By Brian Niemiec
One of my earliest memories of Holy Saturday was asking my father why Grandpop only ate bread and water on the Saturday before Easter. I don’t even remember my dad’s response, but every year my Grandpop would eat only a little bread and water as he waited for Easter morning. I used to think that his practice was a continuation of the fasting and repentance that the Church practices on Good Friday. Yet this simple meal for a humble and loving man speaks less to fasting, and more to the true nature of Holy Saturday.
Each Gospel account to a greater or lesser extent portrays the Apostles in a less than flattering light. Throughout the ministry of Jesus we come to understand that at many times these twelve men were not the sharpest knives on the first century Palestine cutting block. A particularly challenging concept for them was the Resurrection. Jesus told them that the Son of God must be killed, and on the third day he will rise. He tried parables. He tried stories. He tried allegory. He tried the direct approach, and yet the Apostles were at a loss.
Due to their lack of comprehension (and faith?), the Apostles fled in fear during and after the crucifixion. Even Peter, the rock of the future Church, denies Jesus and lurks in the shadows; not daring to get too close. The first Holy Saturday was not a happy occasion. The followers of Jesus hid behind a locked door, and worried if they too would be sentenced to death. It was only after Jesus’ resurrection, when he appeared in the midst of the disciples, did the true joy and meaning of the last few days make sense.
Unlike the Apostles, we know what happens on Easter Sunday. We have read about the empty tomb, and the realization of the promise of everlasting life. What, then, is the point of Holy Saturday? Well, think about moments of great love in your life: reuniting with your family after a long time away, the birth of a son or daughter, or the day of your wedding. What were you feeling in the time immediately before those incredibly happy moments? There was probably a little fear, but I would hope there was also expectation, excitement, and some butterflies.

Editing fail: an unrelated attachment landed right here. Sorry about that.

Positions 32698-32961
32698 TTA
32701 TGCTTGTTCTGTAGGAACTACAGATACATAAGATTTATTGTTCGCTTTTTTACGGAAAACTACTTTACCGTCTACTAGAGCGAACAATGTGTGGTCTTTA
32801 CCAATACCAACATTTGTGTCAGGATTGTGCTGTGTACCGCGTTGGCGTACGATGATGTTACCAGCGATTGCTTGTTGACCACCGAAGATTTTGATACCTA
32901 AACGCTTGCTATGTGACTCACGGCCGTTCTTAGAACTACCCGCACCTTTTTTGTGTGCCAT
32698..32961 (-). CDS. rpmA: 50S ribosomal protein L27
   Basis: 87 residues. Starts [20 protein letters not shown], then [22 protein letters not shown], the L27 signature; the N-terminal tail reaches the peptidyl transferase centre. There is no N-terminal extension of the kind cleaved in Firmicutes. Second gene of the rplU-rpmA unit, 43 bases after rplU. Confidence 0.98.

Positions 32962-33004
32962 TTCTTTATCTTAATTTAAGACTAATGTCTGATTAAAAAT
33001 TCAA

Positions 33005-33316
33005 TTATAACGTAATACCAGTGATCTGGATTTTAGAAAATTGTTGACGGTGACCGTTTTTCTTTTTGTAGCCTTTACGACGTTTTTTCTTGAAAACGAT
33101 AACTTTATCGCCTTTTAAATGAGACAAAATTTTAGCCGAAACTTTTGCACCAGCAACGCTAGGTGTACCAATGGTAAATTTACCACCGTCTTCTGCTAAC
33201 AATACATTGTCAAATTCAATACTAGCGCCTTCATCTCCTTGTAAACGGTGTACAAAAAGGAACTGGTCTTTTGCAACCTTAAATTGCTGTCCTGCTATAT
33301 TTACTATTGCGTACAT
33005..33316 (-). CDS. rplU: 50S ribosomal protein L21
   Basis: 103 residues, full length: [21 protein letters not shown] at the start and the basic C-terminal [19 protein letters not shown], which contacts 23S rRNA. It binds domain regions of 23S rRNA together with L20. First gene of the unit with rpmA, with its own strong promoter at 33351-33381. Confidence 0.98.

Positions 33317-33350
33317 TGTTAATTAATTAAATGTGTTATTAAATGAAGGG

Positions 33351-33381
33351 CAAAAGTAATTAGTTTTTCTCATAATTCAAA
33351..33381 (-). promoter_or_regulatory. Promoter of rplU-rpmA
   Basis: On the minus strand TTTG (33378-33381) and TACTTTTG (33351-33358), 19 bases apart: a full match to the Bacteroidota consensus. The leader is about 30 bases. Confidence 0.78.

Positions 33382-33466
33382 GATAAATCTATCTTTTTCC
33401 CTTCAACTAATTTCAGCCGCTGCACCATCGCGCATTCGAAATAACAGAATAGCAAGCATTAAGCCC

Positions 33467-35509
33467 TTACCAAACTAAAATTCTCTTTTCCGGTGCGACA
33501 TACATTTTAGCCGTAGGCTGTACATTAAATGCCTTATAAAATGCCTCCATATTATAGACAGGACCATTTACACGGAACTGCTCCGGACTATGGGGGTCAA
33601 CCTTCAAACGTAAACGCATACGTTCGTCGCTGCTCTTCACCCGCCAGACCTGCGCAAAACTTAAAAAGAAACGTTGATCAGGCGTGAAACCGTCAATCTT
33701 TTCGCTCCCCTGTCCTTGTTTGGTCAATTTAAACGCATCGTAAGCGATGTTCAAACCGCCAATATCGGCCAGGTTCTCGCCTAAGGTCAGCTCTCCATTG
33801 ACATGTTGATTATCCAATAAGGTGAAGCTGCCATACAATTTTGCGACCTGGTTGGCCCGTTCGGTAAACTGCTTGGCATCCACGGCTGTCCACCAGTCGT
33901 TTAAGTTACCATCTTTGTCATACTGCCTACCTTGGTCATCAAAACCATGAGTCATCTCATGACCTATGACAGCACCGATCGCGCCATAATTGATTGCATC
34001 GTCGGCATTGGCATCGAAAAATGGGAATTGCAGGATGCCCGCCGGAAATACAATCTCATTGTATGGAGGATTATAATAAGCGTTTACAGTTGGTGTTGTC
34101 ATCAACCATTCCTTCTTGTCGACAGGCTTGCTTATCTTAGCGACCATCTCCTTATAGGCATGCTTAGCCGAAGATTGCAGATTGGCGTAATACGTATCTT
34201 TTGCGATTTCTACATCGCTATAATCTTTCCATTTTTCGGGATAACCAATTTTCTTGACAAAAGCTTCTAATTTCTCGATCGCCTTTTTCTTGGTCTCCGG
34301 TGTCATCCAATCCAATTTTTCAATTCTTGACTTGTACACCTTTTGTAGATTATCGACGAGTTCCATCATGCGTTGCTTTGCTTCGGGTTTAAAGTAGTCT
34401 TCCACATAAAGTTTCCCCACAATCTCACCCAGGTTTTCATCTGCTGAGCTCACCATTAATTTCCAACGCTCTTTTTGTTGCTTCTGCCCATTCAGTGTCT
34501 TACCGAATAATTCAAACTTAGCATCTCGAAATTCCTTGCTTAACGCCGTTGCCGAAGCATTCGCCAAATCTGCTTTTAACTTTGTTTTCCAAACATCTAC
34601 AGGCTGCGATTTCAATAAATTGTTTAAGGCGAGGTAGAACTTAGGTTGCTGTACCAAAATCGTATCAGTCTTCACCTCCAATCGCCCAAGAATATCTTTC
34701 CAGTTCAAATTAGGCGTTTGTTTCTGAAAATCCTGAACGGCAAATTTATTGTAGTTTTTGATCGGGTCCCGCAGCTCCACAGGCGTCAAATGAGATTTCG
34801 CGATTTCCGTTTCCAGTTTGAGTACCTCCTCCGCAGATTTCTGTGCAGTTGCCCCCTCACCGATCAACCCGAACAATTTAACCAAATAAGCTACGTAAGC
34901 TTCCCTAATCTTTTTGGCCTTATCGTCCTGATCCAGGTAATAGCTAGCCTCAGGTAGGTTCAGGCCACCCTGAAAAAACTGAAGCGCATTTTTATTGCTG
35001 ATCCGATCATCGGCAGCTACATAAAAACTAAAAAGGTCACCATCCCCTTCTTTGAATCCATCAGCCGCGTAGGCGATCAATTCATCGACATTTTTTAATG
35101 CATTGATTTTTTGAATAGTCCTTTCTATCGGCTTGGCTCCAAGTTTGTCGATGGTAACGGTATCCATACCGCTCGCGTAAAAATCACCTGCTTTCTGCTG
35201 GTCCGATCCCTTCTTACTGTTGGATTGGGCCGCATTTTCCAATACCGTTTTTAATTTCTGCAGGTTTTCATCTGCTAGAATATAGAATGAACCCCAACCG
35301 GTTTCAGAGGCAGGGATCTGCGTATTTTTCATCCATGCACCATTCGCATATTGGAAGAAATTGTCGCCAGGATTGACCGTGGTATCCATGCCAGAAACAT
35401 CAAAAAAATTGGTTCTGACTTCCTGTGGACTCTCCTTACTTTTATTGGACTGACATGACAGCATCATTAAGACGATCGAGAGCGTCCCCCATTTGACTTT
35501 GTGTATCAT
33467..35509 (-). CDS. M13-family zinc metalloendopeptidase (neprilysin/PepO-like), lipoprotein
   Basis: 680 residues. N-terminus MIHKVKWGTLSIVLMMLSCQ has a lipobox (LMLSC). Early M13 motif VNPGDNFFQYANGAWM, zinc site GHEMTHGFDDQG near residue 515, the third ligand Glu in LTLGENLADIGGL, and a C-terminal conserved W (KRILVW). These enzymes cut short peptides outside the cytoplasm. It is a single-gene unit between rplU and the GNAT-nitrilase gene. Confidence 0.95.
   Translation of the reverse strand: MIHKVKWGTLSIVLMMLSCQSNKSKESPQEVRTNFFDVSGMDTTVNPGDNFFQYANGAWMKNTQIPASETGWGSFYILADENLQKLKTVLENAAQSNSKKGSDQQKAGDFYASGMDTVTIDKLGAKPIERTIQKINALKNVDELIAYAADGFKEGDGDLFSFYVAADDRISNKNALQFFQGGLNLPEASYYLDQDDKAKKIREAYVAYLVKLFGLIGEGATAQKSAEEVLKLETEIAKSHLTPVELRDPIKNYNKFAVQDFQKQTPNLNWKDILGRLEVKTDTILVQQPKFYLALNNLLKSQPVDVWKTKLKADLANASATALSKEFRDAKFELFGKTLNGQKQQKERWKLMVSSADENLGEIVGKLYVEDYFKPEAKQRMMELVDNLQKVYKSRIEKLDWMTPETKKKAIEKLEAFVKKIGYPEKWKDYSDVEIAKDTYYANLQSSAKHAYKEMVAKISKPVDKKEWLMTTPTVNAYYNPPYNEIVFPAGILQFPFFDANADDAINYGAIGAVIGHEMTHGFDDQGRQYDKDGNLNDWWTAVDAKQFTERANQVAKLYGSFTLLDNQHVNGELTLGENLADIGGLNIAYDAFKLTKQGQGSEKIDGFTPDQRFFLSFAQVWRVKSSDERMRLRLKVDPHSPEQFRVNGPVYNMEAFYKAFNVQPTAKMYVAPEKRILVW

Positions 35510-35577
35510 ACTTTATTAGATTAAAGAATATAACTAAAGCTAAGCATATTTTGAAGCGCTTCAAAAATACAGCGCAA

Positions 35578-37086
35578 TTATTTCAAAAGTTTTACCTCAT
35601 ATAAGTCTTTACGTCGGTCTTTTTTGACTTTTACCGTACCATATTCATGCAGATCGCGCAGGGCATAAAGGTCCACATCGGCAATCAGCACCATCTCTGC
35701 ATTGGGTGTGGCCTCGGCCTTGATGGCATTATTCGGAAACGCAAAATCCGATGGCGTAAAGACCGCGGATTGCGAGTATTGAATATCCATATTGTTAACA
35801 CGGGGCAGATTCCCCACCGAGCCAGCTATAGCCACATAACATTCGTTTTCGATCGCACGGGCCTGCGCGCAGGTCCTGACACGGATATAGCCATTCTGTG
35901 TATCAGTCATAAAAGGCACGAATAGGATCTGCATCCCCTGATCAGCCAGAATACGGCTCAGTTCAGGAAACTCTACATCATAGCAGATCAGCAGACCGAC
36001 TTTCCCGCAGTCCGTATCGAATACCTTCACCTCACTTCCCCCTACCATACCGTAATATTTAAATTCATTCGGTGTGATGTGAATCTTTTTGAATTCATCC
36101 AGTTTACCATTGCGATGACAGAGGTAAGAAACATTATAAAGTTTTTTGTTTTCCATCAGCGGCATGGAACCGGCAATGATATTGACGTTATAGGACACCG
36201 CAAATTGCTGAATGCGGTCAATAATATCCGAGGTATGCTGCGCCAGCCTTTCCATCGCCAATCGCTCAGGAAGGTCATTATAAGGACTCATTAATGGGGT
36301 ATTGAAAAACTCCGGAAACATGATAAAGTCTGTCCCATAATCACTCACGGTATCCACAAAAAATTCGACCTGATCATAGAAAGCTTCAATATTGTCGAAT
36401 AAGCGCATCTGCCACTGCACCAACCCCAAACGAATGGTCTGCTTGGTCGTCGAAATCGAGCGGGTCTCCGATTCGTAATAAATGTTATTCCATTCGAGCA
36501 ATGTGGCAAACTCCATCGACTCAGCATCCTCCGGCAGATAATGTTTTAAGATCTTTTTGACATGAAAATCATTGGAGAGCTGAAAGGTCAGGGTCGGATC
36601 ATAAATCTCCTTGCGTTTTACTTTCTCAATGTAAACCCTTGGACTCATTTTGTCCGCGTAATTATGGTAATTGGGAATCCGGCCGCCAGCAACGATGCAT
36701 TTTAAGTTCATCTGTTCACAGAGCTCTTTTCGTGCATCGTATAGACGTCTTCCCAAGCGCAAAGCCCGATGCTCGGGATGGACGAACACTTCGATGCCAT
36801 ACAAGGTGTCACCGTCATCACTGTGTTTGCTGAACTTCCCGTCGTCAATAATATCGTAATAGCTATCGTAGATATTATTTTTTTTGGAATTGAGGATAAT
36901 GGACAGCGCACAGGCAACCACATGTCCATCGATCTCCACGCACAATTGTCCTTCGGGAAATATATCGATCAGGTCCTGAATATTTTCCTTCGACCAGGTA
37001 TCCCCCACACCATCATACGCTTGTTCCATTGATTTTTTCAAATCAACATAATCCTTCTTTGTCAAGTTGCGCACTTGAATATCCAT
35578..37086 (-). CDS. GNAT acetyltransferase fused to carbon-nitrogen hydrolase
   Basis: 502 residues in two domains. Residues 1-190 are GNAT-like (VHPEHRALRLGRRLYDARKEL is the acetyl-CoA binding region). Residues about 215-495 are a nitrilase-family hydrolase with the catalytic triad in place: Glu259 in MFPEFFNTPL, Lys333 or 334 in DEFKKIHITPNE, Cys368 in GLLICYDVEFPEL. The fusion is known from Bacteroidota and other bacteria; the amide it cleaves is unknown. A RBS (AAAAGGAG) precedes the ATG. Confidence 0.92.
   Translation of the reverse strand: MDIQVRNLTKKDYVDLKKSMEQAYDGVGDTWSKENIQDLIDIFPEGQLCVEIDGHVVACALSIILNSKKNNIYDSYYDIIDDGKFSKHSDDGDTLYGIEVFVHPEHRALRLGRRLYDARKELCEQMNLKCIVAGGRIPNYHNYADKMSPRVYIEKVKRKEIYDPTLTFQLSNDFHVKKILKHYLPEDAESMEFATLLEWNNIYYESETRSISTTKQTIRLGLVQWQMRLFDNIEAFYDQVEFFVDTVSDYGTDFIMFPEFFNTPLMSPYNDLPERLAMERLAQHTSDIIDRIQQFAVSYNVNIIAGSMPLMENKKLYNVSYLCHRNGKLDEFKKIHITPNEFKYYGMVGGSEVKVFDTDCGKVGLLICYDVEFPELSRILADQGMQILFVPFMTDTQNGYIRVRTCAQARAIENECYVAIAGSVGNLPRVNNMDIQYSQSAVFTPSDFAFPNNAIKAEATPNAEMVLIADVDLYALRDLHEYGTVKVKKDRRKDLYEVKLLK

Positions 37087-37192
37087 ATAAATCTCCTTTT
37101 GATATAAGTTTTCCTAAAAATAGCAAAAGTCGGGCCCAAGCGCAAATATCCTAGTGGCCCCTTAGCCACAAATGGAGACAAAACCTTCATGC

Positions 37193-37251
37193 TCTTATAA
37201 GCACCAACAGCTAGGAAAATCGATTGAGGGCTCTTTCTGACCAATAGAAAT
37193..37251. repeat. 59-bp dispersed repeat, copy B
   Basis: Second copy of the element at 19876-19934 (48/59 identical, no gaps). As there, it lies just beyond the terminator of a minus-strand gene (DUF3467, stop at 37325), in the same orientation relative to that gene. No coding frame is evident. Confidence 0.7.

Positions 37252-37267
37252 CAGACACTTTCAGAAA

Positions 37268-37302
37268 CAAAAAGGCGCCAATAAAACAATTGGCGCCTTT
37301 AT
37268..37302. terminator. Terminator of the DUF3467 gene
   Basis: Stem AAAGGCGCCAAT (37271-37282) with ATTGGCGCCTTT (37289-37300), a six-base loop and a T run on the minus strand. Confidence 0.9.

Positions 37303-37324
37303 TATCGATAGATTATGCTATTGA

In a similar way, Holy Saturday is a time of expectation. This day, with the tomb full, is the great pause before the magnificent feast of Easter. Easter day we celebrate the promise of the eternal banquet made possible for us through Jesus Christ, and at that time we will be made perfect. We will be fully ourselves, and perfectly one with God. If on Easter Sunday we celebrate this great promise, than Holy Saturday is the day of preparation and expectation. Holy Saturday isn’t sorrowful, it is incredibly hopeful.
Thinking back on my grandfather, I’d like to think that he already knew this. As any good Polish Catholic family would, Saturday morning he and my grandmother took the Easter food to the church to be blessed, and spent the rest of the day cleaning and preparing for the celebration to come. I think that Grandpop only ate bread and water because he was waiting for and expecting Easter Sunday and the banquet to come. He waited in hope for the joy of the empty tomb. As Christians, this is our continuous task, to prepare and wait in hope for the time when God is all in all.
I wish you all a very prayerful and expectant Holy Saturday, and a blessedly joyous Easter Sunday!